On September 30, UBC rounded off Truth and Reconciliation week with the third annual Intergenerational March in support of residential school survivors and their families.
The event, organized by the Faculty of Land and Food Systems (LFS) and Faculty of Applied Science, began in front of the Indian Residential School History and Dialogue Centre with an opening speech from Elder Doris Fox of the Musqueam Nation, which welcomed attendees to the traditional, unceded and ancestral territory of the Musqueam people and explained the importance of the occasion.
“I hated September because all my cousins would leave the community and I felt alone,” Fox said in her speech. “So when you wear your orange shirt, remember there are hundreds of thousands of stories attached to those shirts.”
“When I come here and I see these shirts, it lifts my heart. It lifts my spirit,” Fox said.
Orange shirts are worn to honour writer, activist and residential school survivor Phyllis Webstad, whose orange shirt was taken from her upon her arrival to the school. Her story has come to represent the intergenerational impacts of the residential school system on Indigenous families.
“On this day [we] commemorate the survivors, their children [and] the ones who didn't come home,” said Dana-Lyn Mackenzie, Senior Manager EDI and Indigeneity at the Faculty of Applied Science and member of the Hwlitsum First Nation.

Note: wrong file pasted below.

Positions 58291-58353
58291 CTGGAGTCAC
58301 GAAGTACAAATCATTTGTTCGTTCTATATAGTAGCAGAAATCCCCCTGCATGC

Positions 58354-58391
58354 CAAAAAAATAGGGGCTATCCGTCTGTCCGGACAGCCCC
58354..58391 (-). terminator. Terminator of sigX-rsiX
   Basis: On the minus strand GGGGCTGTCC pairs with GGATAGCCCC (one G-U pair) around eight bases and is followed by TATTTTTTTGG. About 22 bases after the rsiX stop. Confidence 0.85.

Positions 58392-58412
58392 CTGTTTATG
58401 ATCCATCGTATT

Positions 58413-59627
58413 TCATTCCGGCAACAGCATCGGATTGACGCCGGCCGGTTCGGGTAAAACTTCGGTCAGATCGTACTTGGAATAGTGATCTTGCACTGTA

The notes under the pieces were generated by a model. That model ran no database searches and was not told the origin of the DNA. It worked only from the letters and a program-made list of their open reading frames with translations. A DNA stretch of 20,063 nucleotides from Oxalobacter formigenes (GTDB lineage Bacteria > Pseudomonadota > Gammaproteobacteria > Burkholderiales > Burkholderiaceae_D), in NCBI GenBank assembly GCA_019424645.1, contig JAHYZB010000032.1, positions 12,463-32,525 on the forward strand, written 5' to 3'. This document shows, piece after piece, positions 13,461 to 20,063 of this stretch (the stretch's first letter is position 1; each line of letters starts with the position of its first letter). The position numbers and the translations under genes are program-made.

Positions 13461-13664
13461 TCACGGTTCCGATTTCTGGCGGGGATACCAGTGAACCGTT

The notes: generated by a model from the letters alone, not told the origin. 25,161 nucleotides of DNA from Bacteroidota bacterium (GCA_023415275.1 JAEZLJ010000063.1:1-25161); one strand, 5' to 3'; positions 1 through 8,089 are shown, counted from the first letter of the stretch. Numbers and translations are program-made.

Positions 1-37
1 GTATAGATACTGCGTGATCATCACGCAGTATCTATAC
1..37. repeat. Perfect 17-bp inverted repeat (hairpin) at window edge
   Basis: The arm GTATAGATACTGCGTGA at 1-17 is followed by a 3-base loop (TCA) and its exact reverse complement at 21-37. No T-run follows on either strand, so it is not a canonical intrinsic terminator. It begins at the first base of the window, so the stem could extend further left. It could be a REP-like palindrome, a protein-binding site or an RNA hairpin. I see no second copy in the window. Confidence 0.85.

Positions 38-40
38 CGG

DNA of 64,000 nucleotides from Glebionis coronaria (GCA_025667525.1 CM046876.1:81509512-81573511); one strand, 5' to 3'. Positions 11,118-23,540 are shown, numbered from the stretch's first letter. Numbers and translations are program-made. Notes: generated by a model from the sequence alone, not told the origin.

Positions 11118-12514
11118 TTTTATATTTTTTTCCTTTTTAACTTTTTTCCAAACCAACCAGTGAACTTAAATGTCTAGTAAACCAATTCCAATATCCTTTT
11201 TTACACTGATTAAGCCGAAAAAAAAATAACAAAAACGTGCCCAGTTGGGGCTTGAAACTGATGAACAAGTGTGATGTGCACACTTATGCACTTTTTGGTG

The ceremony continued with remarks from Musqueam Nation’s Intergovernmental Affairs Officer Wade Grant and a song and dance performance from Tsatsu Stalqayu (Coastal Wolfpack).
“I hugged my two young children a little bit harder this morning. Because I know if they were born 50 years ago, I wouldn't have been able to hug them this morning because they would have been at a residential school,” said Grant in his speech.
Afterwards, crowds marched from the Dialogue Centre to the Reconciliation Pole, observing, sharing and listening to each other along the way.
The event continued as crowds gathered to listen to Elder John Jones of the Snuneymuxw First Nation as he recounted some traumatic memories of his time at the Alberni Residential School.
“The reason I'm sharing with you is not to guilt trip you or blame you,” said Jones. “It's a part of history that was untold, a part of history that we weren't allowed to talk about.”
As Jones held back tears, he shared glimpses of his childhood while in the residential school.
“I wrote two kinds of letters home to my mom. I wrote her happy letters…[and] I also wrote home sad letters telling her about the abuse that I've gone through. And I know my mom read that because when she used to come and visit us, she used to ask me about the friends I made, the games I played,” Jones recounted.
“And as an adult again, I found out that every letter that was sent out by students was proofread. So any of the bad letters didn't get home.”
As the ceremony closed and crowds dispersed, some moved to the Engineering Cairn, applying a fresh layer of orange paint and messages of solidarity.
“No matter what nationality, religion, where your home is, who you are, who you think you are, who you know you are, we are all one family. We are all human beings sitting in the same canoe,” Fox said.
Her words echoed throughout the day. “We are all one.”